Amidst ongoing national debate, nine public school students in California are suing the state over its laws governing teacher tenure, seniority and other protections they say keep bad educators in the classroom.
The Los Angeles Times reports the lawsuit – filed on behalf of the students and their families by a group called Students Matter – argues such laws violate the U.S. Constitution’s guarantee of equal protection because they lead to a “gross disparity,” in the quality of education received by all students.
"It is virtually impossible to get (bad teachers) out of the system," said Theodore J. Boutrous, who is joined on the plaintiffs’ legal team by Theodore B. Olson, a former U.S. solicitor general who argued Bush v. Gore before the U.S. Supreme Court during the 2000 presidential election.
Meanwhile, both teachers unions and the state are gearing up to meet the legal challenge, head-on.
"If you give teachers resources and appropriate class sizes, principals and superintendents that support them — they will be successful in increasing student achievement," Jim Finberg, an attorney representing the California Teachers Association, told the Times.
"California teachers care deeply about students and welcome a policy debate on how best to improve California schools. But that debate should be in the Legislature, not in a courtroom."
And the California Department of Education reportedly added in a statement: “There is nothing in the law that prevents districts from making sure unqualified or unsuitable teachers don't become permanent, just as there is nothing that prevents them from removing teachers from the classroom when necessary. In fact, as the evidence will show, it's quite the opposite."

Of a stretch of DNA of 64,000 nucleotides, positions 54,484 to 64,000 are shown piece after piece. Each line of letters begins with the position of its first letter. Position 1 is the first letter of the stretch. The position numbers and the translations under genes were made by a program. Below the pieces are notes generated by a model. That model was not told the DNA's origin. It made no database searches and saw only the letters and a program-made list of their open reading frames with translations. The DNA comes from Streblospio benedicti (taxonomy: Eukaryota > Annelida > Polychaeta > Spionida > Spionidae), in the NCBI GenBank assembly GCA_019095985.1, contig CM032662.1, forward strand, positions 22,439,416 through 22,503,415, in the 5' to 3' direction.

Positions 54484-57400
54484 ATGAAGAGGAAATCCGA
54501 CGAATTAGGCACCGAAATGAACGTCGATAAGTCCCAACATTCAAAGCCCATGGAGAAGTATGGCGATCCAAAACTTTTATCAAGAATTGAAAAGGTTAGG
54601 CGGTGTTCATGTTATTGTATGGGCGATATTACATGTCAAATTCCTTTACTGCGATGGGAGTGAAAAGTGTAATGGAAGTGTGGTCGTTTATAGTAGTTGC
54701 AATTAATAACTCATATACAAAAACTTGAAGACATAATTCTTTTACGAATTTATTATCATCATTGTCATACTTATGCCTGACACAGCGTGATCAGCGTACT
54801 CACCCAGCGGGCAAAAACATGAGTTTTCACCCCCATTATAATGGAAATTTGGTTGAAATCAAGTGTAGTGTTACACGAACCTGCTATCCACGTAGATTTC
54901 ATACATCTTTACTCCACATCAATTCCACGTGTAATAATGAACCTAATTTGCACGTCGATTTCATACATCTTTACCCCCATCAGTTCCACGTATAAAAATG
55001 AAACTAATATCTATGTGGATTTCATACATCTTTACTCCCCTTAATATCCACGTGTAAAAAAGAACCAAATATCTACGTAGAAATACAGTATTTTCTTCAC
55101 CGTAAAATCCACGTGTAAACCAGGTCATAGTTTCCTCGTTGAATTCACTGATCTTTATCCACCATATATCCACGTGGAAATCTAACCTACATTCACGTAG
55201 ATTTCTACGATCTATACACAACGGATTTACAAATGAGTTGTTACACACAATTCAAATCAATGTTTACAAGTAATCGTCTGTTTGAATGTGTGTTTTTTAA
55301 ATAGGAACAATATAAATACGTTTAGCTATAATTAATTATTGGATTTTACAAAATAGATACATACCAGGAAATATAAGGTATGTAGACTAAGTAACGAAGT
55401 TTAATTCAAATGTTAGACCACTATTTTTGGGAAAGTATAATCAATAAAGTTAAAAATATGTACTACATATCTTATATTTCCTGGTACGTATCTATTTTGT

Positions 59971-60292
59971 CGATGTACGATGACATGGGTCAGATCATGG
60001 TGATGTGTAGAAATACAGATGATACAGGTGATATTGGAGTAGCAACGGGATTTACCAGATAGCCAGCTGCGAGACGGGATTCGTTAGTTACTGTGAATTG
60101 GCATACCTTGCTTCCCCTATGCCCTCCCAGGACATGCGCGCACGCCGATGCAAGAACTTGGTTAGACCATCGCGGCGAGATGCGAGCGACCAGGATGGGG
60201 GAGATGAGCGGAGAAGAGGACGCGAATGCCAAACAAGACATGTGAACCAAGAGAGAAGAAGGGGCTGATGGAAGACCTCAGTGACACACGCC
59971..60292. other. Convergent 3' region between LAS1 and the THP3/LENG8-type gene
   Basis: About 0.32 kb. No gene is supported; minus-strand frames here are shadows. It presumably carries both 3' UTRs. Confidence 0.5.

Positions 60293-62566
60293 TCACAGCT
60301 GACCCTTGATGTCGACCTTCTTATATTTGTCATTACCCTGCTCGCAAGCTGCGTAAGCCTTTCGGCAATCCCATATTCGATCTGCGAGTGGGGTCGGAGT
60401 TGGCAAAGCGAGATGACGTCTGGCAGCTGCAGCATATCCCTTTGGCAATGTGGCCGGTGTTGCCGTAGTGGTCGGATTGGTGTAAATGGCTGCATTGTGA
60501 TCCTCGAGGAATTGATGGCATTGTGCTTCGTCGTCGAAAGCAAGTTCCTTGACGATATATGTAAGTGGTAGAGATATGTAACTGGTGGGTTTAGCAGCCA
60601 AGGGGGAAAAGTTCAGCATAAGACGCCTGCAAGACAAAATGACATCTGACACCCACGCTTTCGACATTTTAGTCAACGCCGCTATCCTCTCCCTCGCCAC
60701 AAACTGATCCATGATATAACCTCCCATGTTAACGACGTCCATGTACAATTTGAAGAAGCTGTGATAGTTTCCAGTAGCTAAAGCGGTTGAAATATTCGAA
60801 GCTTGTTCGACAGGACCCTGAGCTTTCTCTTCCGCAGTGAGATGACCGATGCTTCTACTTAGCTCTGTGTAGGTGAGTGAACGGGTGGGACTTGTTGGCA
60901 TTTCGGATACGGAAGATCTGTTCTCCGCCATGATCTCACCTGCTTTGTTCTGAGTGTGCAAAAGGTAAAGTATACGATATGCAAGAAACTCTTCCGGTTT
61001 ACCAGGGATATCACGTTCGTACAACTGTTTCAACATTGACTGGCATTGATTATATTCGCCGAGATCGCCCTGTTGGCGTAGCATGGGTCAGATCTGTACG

The non-jury trial -- scheduled to begin Monday in Los Angeles Superior Court and expected to continue into March -- is the latest in a growing list of nationwide challenges to union-backed protections for teachers.
According to a 2012 analysis by the National Council on Teacher Quality, no state in 2009 required student performance to be central to whether a teacher is awarded tenure; while at least eight states now do.
And policies and legislation recently enacted in Florida, Rhode Island, Colorado, Nevada, Florida, Indiana and Michigan – among others – address, in some way, the issue at stake in California.
"The job of the court is to make sure the laws don't hurt kids," added Marcellus McRae, another attorney for the plaintiffs, according to the Times.